By Travis Perry│Kansas Watchdog
OSAWATOMIE — After nearly three decades of negligence, the Juvenile Justice Authority is instituting changes at the Kansas Juvenile Correctional Complex in Topeka.
Among the changes are the enforcement of tighter, airport-like security screening procedures to prevent contraband from entering the facility and creating an atmosphere of accountability, said Jan Lunsford, public information officer for the Juvenile Justice Authority and the Department of Corrections.
“It’s creating the culture to change,” Lunsford said. “It’s a lot of attitude as much as anything.”
Interim Commissioner Terri Williams could not be reached for comment on the changes she is making at the youth incarceration facility.
A recent audit by the Legislative Division of Post Audit disclosed inadequate supervision of juvenile offenders, who harmed themselves or others and committed theft or sexual misconduct; and staff and visitors bringing prohibited items into the facility, among other issues.
State Sen. Kelly Kultala, D-Kansas City, who serves on the Joint Committee on Corrections and Juvenile Justice Oversight, commissioned the audit after she toured KJCC in the fall.
The audit is divided into two parts. The first half focused on safety and security and was released in July. The second half will analyze program issues and opportunities afforded to incarcerated youths, and will be completed later in 2012.
Kultala observed that the small group of female juvenile offenders at KJCC lacked extracurricular activities, which is expected to be addressed in the second part of the audit.
Not addressed in the first part of the audit were Kultala’s concerns about female officers being absent from the complex’s female wing, as well as the way former Juvenile Justice Authority Commissioner Curtis Whitten referred to the female inmates.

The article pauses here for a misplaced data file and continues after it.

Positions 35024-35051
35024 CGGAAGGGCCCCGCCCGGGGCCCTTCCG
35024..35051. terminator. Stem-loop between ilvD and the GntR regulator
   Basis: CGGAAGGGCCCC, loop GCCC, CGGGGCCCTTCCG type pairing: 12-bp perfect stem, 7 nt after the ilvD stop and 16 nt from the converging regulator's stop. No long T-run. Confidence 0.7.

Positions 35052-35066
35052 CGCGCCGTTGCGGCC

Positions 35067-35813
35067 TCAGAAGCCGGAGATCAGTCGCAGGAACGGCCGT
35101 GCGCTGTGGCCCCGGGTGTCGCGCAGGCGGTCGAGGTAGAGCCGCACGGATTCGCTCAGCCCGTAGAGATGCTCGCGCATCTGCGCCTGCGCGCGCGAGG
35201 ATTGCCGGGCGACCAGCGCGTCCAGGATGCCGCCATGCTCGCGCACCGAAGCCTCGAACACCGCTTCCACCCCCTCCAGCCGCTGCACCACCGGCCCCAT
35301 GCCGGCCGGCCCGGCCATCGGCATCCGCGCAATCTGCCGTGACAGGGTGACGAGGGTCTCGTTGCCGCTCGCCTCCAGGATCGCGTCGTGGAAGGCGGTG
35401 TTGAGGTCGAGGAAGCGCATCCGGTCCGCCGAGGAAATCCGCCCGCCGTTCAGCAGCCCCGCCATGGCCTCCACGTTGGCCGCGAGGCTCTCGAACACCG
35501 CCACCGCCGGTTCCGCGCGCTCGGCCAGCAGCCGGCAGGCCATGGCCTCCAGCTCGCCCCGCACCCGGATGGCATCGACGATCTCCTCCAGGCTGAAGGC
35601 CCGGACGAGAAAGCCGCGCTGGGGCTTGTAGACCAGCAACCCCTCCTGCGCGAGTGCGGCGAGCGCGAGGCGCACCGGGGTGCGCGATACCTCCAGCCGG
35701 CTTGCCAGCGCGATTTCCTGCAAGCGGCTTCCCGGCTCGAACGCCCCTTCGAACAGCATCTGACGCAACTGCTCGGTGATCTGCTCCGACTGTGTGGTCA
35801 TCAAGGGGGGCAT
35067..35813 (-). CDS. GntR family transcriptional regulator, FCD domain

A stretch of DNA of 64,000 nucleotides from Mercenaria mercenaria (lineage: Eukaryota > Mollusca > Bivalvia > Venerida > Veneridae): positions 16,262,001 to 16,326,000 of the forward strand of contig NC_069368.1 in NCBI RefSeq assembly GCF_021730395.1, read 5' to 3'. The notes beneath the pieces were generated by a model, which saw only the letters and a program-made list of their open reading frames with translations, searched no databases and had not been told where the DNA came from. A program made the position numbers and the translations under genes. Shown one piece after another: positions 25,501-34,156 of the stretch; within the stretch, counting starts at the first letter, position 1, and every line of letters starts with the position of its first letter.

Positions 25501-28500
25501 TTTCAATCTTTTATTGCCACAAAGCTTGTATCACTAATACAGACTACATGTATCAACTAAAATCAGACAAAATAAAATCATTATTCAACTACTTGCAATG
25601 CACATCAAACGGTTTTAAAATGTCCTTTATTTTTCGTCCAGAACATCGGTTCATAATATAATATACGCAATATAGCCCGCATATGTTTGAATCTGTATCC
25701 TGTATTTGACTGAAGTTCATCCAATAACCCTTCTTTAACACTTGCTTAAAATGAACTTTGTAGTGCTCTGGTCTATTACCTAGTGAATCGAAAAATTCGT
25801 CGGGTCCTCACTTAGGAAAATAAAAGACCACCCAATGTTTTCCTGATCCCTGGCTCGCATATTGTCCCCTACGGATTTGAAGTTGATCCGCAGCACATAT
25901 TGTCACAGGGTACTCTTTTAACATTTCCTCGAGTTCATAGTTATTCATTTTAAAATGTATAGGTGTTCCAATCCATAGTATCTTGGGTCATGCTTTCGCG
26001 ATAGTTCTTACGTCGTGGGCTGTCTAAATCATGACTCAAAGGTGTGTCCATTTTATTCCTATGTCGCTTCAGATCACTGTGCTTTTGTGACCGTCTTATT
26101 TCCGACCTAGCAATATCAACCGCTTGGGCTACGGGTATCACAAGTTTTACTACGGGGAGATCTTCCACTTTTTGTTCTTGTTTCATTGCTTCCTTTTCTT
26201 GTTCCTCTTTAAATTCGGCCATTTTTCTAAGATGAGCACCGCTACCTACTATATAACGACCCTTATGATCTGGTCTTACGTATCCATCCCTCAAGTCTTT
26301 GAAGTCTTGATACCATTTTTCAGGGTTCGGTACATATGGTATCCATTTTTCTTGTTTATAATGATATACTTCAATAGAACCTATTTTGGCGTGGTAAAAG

“He called them his ‘little babies’ and his ‘little angels,’ and they were to call him ‘papa,’” Kaltala said.
Lunsford said the Juvenile Justice Authority is focusing on implementing “the best practices and procedures that we can to make sure the facility is indeed secure,” rather than ask for a bigger budget.
“I think it’s more internal than any additional funding right now,” Lunsford said.
He added that Williams, who is splitting time between the KJCC and her role as Deputy Secretary for Community and Field Services for the state Department of Corrections, is committed to turning around the facility.
“It starts at the top and works all the way down — everyone must be accountable — and that includes her,” Lunsford said.
Mike Marvin, executive director of the Kansas Organization of State Employees, the largest public employee union in Kansas, said he’s aware of the audit, but hasn’t read it.
Marvin said he has heard some complaints from KJCC staff about scheduling changes, involving more weekend shifts.
“That’s basically all we’ve been getting out of them,” Marvin said.
Gov. Sam Brownback booted Whitten and Deputy Commissioner Dennis Casarona in March. The two men were fired as part of the governors plan to address growing concerns about JJA and KJCC, similar to the issues Kaltala voiced.
Kaltala knew the facility had problems, but said she could never have imagined what the audit would uncover.
Among the audit’s findings were:
- Officers failing to monitor juveniles on suicide watch, resulting in the youths hurting themselves;
- Staff members leaving secure doors open, not locked, resulting in juveniles roaming the complex;
- Juvenile offenders being left in the kitchen with knives without the supervision of a corrections officer;
- Inadequate background checks leading to staff members being hired with felony or drug convictions.
“That was way more than I had expected for them to find, and that’s only part one,” Kaltala said.
“I just wanted to shine a light on the situation,” she added. “Then, I was expecting the administration and the (Juvenile Justice Authority) to make the necessary changes to the way that things are being run.”
Contact Travis Perry at firstname.lastname@example.org.